Doom Patrol 5: Magic Bus

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8.0 Overall Score
Story: 8/10
Art: 8/10

Fun entry in Morrison's great run on Doom Patrol, makes you want to keep reading

Some stand-alone issues mess up the flow of the story

 
Comic Info

Comic Name:  Doom Patrol (Volume 2)

Publisher:  DC Comics/Vertigo

Writer:  Grant Morrison

Artist:  Richard Case/Ken Steacy

# of Issues:  7

Release Date:  2007

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Doom Patrol (2) #51

Reprints Doom Patrol (2) #51-75 (January 1992-July 1992).  Things continue to get weirder for Doom Patrol.  Robotman tries to hold the team together as they face a new threat when the Brotherhood of Dada resurfaces in a pitch for Mr. Nobody for President…but Doom Patrol could be the least of the Brotherhood’s problems.  It all could be moot due to a threat lurking in the wings.  The real origin of Doom Patrol is about to be revealed and an even bigger threat that no one could have seen coming!

Written by Grant Morrison and illustrated by Richard Case and Ken Steacy, Doom Patrol 5:  Magic Bus was part of DC’s “Mature Readers” line which eventually transformed into Vertigo who now publishes the collections.  Following Doom Patrol 4:  Musclebound, the comic continued to be a critical success for Morrison.

Grant Morrison really jumped in after Alan Moore, Frank Miller, and other writers really began to revolutionize comics.  Though Moore and Miller are frequently studied, Morrison is often “left behind” in the literary field despite solid work.  I know that many drool over his Invisibles series, but I think Doom Patrol and Animal Man represent some of his best writing.

Doom Patrol 4:  Musclebound was awesome.  I love the character of Flex Mentallo and Morrison had a tough time topping him.  The return of the Brotherhood of Dada for a few issues was fun, but the plot really gets going halfway through this volume with Doom Patrol (2) #55 (May 1992) which really picks up the plot and leads to the shocking ending…and also has you scrambling for the next volume of the series.

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Doom Patrol (2) #57

The first part of the book is fun and the second half of the book has the real meat, but between the two mini-storylines, there are a couple of stand-alone issues.  Doom Patrol (2) #53 (March 1992) is an ode to Jack Kirby in both style and storytelling by having Danny the Street dream…and it is fun to see how Doom Patrol could have been reimagined.  The second stand-alone story involves the Rebis storyline which I don’t love and does feel more like Grant Morrison’s attempts to be “deep” and instead comes off as just desperate.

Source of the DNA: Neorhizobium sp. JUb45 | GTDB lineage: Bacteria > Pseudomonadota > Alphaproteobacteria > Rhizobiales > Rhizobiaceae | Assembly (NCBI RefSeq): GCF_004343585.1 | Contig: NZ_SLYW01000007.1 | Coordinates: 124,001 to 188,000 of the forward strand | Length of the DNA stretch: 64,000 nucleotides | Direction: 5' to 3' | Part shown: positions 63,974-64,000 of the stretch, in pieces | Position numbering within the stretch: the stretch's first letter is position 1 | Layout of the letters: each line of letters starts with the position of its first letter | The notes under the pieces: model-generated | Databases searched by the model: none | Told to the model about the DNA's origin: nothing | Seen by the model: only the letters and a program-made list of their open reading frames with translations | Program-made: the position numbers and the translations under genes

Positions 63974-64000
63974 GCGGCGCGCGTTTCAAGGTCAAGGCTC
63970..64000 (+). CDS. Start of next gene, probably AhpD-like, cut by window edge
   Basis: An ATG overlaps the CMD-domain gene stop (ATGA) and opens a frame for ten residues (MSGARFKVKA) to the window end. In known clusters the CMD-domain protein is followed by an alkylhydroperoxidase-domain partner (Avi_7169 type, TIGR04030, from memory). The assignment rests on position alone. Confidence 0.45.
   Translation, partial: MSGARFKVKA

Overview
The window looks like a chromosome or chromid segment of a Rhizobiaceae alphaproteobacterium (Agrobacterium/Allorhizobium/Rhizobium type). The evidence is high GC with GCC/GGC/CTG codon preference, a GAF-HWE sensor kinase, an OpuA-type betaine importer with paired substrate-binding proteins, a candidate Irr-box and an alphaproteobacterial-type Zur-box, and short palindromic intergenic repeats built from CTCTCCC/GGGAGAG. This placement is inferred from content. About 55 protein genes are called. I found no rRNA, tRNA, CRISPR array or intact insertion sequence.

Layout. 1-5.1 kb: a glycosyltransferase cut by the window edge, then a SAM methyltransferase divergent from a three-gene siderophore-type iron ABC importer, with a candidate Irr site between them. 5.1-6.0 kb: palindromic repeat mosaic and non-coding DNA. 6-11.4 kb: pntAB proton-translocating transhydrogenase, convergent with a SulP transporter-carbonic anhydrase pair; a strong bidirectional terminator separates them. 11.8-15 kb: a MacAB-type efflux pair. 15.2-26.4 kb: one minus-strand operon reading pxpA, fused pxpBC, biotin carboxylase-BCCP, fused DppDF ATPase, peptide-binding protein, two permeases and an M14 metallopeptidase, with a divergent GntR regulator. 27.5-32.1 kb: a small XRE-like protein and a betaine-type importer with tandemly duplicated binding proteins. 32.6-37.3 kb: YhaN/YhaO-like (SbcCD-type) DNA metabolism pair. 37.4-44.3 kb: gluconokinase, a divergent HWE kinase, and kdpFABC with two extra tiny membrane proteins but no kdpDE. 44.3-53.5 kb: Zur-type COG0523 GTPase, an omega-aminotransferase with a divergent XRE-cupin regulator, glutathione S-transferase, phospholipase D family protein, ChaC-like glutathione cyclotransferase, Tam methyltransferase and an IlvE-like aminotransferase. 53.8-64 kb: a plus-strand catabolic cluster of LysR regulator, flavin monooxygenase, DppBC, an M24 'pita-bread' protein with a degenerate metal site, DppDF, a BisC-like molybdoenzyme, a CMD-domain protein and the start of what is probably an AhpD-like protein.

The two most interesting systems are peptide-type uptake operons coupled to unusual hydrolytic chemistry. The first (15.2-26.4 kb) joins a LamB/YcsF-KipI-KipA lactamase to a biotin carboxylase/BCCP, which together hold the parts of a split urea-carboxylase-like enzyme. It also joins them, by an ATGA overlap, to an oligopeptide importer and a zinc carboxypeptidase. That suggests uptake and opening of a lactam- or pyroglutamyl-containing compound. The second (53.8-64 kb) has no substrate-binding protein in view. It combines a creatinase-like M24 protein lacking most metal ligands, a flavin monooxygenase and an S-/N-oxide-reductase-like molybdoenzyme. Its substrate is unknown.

I love Doom Patrol and enjoy this volume, but I have a harder time with it.  I think Doom Patrol reached its pinnacle with Doom Patrol 4:  Musclebound (despite it not being the end of Morrison’s run) and I can’t compare this volume to that entry in the series.  Morrison’s run needs to be read by all comic book fans.  It might not have had the lasting attention that someone like Alan Moore gets, but it shows Morrison’s style and ability (when he isn’t just writing nonsense).  The story’s continuing plots means a commitment from readers, so I encourage them to stick with it.  Doom Patrol 5:  Magic Bus was followed by Doom Patrol 6:  Planet Love.

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Related Links:

Doom Patrol 1:  Crawling from the Wreckage

Doom Patrol 2:  The Painting that Ate Paris

Doom Patrol 3:  Down Paradise Way

Doom Patrol 4:  Musclebound

Doom Patrol 6:  Planet Love

Flex Mentallo:  Man of Muscle Mystery

Author: JPRoscoe View all posts by
Follow me on Twitter @JPRoscoe76! Loves all things pop-culture especially if it has a bit of a counter-culture twist. Plays video games (basically from the start when a neighbor brought home an Atari 2600), comic loving (for almost 30 years), and a true critic of movies. Enjoys the art house but also isn't afraid to let in one or two popular movies at the same time.

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